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Retirement homes spearhead donations for Ukraine | News, Sports, Jobs

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Pictured are some of the donations accumulated at Absolute Care of Westfield which will be sent to help the people of Ukraine. Photo by David Prenatt

“It’s amazing to see how everyone has mobilized,” said Dawn Harsch, director of corporate communications for MVG Services. “Last week, things have flowed.”

the “flood” Harsch is referring to are donations that will be sent directly to the Ukrainian people through the Dnipro Ukrainian Cultural Center in Buffalo.

Buffalo-based MVG Services includes three portfolios, Harsch said. These are the McGuire Group, Vestra Care and Absolut Care, which include 17 retirement homes throughout Chautauqua County, the Buffalo area and parts of Western New York. They are owned by Long Island businessman Edward Farbenblum.

The idea of ​​raising tangible donations for the people of Ukraine was floated by McGuire Group chairman Stephen Eaton-Mercurio, Harsch said. He contacted the Ukrainian Cultural Center in Dnipro to coordinate the relief effort.

“It was mainly because some of our employees and some of our residents wanted to help,” Harsch said.

Community drop-off centers have been established in all 17 nursing homes. Employees had banners made, boxes printed and sent out a press release.

Area care homes were stunned at how quickly the community responded, Harsch said. “When one of our staff hung the banner outside one of the venues, people would stop and ask, ‘Where can I donate?'” Harsh said.

What began as a steady stream of donations, “doubled and tripled last week” Harsh said.

She added, “People want to give and they go out of their way to give.”

For example, 16 residents of the Asbury Point Nursing Home hand knitted stuffed dolls and donated them. A Findley Lake couple borrowed their daughter’s van to take the donations to a drop-off center.

“And the Autumn View healthcare facility in Hamburg collected more than 40 boxes of donated items,” she added.

Although the company asked for tangible donations, monetary donations were also accepted, either by check or through the PayPal account listed on the cultural center’s website.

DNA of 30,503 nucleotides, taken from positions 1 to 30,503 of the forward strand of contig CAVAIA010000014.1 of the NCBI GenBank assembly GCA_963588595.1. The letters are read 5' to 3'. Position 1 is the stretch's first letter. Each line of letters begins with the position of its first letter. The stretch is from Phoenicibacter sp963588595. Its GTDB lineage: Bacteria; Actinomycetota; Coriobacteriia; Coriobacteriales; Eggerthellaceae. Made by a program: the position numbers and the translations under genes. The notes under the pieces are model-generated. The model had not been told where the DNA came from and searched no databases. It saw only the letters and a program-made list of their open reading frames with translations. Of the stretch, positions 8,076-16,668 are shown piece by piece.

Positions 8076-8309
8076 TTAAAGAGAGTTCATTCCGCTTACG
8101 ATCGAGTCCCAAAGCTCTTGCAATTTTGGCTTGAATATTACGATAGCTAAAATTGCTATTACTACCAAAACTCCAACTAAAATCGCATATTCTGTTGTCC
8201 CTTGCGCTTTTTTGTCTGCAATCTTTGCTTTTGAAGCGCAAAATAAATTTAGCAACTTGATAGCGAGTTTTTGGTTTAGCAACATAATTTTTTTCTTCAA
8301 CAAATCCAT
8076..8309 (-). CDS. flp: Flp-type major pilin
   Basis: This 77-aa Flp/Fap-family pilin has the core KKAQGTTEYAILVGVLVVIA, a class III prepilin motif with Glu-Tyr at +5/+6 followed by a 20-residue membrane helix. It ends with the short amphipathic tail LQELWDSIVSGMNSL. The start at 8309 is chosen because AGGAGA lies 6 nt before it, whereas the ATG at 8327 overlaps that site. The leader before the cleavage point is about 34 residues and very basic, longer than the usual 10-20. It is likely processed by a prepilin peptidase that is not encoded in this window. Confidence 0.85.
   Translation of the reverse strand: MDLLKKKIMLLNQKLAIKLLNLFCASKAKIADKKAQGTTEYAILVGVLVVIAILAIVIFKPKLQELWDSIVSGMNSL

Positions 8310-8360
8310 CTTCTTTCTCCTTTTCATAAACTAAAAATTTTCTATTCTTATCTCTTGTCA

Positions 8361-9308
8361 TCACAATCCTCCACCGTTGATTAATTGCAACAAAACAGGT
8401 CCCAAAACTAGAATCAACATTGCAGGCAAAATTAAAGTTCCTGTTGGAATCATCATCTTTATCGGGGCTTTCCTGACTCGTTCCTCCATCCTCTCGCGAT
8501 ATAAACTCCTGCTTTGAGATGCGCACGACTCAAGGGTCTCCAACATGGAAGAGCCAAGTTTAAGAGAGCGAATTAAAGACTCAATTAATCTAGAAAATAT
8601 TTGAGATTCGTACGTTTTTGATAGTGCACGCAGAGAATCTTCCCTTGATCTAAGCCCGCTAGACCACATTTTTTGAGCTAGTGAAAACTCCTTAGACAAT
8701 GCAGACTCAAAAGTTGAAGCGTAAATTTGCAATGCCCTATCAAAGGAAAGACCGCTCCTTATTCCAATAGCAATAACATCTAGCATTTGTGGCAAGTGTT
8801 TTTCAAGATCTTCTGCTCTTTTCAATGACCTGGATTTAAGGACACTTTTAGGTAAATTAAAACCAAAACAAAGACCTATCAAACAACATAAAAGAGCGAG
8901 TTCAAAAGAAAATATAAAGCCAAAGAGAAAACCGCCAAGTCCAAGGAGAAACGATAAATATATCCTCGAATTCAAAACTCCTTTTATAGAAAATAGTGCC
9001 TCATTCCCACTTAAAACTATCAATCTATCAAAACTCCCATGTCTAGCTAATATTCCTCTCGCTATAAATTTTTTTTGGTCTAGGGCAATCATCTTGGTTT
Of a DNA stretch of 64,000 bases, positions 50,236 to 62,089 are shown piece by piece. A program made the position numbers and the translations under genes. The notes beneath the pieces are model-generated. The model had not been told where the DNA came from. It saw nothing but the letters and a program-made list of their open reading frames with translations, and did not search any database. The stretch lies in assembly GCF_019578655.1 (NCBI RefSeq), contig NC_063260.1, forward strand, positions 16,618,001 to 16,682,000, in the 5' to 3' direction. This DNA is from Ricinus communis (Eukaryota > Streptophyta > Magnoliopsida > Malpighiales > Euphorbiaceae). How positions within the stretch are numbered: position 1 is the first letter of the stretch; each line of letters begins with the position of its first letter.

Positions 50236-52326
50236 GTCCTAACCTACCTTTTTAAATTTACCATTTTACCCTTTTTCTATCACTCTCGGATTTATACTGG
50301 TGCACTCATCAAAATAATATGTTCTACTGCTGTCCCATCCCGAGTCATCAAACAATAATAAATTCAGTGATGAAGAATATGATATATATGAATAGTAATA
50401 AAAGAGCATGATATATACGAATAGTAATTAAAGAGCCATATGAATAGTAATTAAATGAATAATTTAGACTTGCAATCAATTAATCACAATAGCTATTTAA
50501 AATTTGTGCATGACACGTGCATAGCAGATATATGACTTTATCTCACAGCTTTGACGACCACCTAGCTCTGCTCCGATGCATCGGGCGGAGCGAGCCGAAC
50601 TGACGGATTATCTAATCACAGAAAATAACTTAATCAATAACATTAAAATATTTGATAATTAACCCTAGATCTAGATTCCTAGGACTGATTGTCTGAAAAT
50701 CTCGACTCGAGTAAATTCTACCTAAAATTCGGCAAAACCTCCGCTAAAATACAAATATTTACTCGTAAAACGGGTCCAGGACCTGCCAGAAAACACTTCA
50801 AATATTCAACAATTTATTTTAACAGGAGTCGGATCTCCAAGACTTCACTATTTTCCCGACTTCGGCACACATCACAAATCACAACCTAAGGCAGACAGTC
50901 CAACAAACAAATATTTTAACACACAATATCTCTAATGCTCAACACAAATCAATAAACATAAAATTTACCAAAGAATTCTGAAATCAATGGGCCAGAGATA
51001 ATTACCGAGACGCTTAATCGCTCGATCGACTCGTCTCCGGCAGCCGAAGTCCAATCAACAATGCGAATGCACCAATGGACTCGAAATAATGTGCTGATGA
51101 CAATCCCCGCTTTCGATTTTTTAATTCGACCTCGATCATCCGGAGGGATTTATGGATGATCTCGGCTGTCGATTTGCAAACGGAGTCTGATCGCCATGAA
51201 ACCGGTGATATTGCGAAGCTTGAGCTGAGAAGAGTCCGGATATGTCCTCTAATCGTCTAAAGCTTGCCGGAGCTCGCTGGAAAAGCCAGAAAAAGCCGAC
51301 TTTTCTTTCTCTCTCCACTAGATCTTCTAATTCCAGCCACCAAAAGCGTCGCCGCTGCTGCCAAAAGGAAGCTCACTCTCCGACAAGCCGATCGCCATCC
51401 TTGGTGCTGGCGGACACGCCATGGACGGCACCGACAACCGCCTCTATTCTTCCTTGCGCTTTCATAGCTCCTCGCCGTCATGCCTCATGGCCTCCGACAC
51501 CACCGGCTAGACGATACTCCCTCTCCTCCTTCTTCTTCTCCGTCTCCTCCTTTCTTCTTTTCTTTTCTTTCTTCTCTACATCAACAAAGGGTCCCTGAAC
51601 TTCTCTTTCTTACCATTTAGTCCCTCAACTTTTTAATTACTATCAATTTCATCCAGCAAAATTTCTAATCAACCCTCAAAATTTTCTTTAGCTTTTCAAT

“An organization donated $100,000,” Harsch said.

Harsch noted that Westfield’s Absolut Care donates a large amount of medical items. An Absolut employee said he was donating two pallets of medical supplies, including oxygen tubes, bandages, gloves, surgical masks and tracheostomy kits.

Harsch thinks one of the reasons the response to the drive has been so great is that people know the donated items will go directly to people who need them. “It gives you satisfaction when you choose things because you know someone needs them,” Harsh said. “He’s coming to the right place.”

Harsch said she and Amy McKnight, activities director at Autumn View, needed to come up with a logistical plan to get all the donations to Buffalo. There are nine locations in the Buffalo area from which donations will be collected first. After that, some of the maintenance men will drive trucks to pick up donations from the facilities along the southern section and the drivers will then drive to the eastern section.

Once the goods are in Buffalo, McKnight and his team will sort the materials and pack them into boxes. After that, all donated goods will be forwarded to the Holy Trinity Ukrainian Orthodox Church in Cheektowaga, as the Ukrainian Cultural Center in Dnipro cannot handle such a large amount of goods.

From there, the Cultural Center — which has been helping Ukrainians for many years — will transport donations to help refugees in Poland, as well as soldiers, Harsch said.



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